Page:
Final week, the State Income Committee of the Kazakh Ministry of Finance printed a spreadsheet with 240 rows, a “register of individuals receiving cash and (or) different property from international states, worldwide and international organizations, foreigners, and stateless individuals.”
What media and human rights organizations name a “international agent” register, Kazakh authorities say is an act of transparency pursuant to 2022 amendments to the Tax Code within the curiosity of “growing the extent of residents’ belief in each the state and non-governmental organizations.”
In 2018, Kazakh authorities started requiring that individuals or organizations that obtained cash or property from international entities — whether or not people, states, or organizations — report such transactions to the state. That is, nevertheless, the primary time such an inventory has been made public.
The listing contains numerous organizations from corporations and consortiums, like Medexport Italy (a consortium of Italian pharmaceutical corporations), to numerous authorized companies and clinics. The listing additionally contains dozens of civil society and human rights organizations, from FemAgora, a feminist civil society group, to Paperlab, a public coverage analysis heart. Additionally listed are the consultant places of work of the Norwegian Helsinki Committee and Freedom Home. Adil Soz, a media watchdog group, and the Kazakhstan Bureau for Human Rights are on the listing. And the consultant workplace of Internews, a nonprofit impartial media growth group, the Institute for Conflict and Peace Reporting, and Reuters are additionally all on the listing.
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As well as, the listing contains a number of Kazakh journalists and bloggers, itemizing them as “particular person entrepreneurs.” In accordance with RFE/RL’s Kazakh Service, the listing included particular person identification numbers (IIN) — a novel identifier used, amongst different issues, to open a checking account in Kazakhstan, pay taxes, and buy property.
Native media organizations additionally seem on the listing, too, together with Masa.media and Malim.kz.
The listing’s publication yielded criticism from the Committee to Shield Journalists, with CPJ’s Europe and Central Asia program coordinator Gulnoza Mentioned saying in a press launch, “Kazakhstan’s inclusion of journalists, media, and human rights organizations in a printed listing of people and authorized entities that allegedly obtain international funding is just too harking back to the ‘international agent’ hysteria we have now witnessed in Russia in recent times.” She went on to air considerations about the place such an inventory in the end leads: “If Kazakhstan desires to stroll within the Kremlin’s footsteps and outlaw journalism and activism, it’s on the precise path.”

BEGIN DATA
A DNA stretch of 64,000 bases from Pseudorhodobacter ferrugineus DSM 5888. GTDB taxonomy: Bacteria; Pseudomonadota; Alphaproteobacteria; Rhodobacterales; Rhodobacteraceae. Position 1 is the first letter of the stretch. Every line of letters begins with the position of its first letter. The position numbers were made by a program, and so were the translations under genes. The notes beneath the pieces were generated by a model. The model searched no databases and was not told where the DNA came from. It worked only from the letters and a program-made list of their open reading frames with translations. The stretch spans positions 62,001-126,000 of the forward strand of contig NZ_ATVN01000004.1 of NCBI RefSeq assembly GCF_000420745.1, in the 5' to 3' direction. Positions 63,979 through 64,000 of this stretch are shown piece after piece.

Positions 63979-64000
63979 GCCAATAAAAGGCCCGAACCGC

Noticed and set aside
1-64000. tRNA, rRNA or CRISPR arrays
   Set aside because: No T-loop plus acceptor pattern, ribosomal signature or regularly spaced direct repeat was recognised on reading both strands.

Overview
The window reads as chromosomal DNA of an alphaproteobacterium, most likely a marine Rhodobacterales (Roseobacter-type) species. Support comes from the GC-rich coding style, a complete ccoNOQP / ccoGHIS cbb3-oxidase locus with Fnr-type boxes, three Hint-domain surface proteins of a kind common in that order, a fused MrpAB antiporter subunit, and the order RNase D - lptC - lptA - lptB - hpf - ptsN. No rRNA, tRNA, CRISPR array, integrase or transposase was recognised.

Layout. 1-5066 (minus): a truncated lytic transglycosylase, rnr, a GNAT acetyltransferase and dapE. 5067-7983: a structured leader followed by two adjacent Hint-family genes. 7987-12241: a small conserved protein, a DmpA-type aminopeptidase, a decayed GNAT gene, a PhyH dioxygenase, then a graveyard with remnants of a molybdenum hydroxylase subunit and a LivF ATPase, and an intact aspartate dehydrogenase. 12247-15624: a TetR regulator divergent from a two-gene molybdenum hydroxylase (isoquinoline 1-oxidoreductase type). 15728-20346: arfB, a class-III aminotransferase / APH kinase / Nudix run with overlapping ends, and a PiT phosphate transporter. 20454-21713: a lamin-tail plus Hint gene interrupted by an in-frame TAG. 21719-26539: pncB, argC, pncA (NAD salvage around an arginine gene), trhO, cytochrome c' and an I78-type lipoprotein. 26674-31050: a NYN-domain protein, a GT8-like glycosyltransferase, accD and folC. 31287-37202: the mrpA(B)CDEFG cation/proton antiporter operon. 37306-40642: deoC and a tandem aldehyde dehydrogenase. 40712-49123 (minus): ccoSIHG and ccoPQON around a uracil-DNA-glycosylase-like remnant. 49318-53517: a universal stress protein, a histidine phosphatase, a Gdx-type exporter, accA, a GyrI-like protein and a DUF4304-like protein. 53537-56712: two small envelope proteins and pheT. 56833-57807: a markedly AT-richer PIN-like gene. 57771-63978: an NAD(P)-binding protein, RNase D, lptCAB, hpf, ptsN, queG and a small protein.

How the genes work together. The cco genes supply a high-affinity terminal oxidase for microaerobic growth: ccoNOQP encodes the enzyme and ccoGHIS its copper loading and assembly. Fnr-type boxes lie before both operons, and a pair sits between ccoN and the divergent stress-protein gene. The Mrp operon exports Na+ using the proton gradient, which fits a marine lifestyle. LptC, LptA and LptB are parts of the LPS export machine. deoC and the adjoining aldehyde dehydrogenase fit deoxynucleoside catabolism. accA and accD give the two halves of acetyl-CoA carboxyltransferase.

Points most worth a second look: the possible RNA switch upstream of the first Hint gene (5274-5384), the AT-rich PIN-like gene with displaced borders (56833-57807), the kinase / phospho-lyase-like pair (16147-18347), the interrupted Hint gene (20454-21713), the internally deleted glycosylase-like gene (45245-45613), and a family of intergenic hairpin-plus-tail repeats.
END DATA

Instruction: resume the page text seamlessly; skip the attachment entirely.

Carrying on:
Mentioned mentioned that if Kazakhstan “desires to keep up the adherence to its worldwide obligations, the authorities ought to cease revealing the names and private knowledge of journalists, media, and press freedom activists and permit them to work freely and safely with out concern of retaliation for international ties or funding.”
Kazakhstan doesn’t have a Russian-style “international brokers” legislation in place. Neighboring Kyrgyzstan has repeatedly flirted with passing such legal guidelines in the hunt for management largely over the NGO and impartial media sector, however tends to show again as soon as the conclusion units in that such funds are essential to a variety of social companies the state can’t afford to offer. It’s not clear if Kazakhstan goals to go down that highway, however it could discover the identical hurdles forward.
Whereas Astana insists that the listing is a transparency mechanism, in Central Asia such an inventory is not only an inventory. It comes with an unspoken, however extensively understood, implication — that receiving international funding, in and of itself, equates to international management and due to this fact international meddling. It’s, as Mentioned famous, a slippery slope within the former Soviet area.
If these media organizations and human rights teams are receiving international funding, the widespread argument goes, then they should be selling international pursuits. This stems partly from a basic misreading of the intent of such funding and the way such funding truly works — and likewise displays authorities considerations about management. There’s little quibbling, for instance, in regards to the international assist the Kazakh authorities receives and whether or not that results in undue international affect as a result of the funds are funneled by means of the state. When funding goes on to people or non-governmental organizations, the powers that be get nervous.
For now, the listing is only a listing. However will the itemizing of people and entities intrude with their work? Will it make it harder for them to hunt home funding and assist? Will it scare off international funders, pushed away by considerations that what occurred to the NGO panorama in Russia is simply a matter of time in Kazakhstan?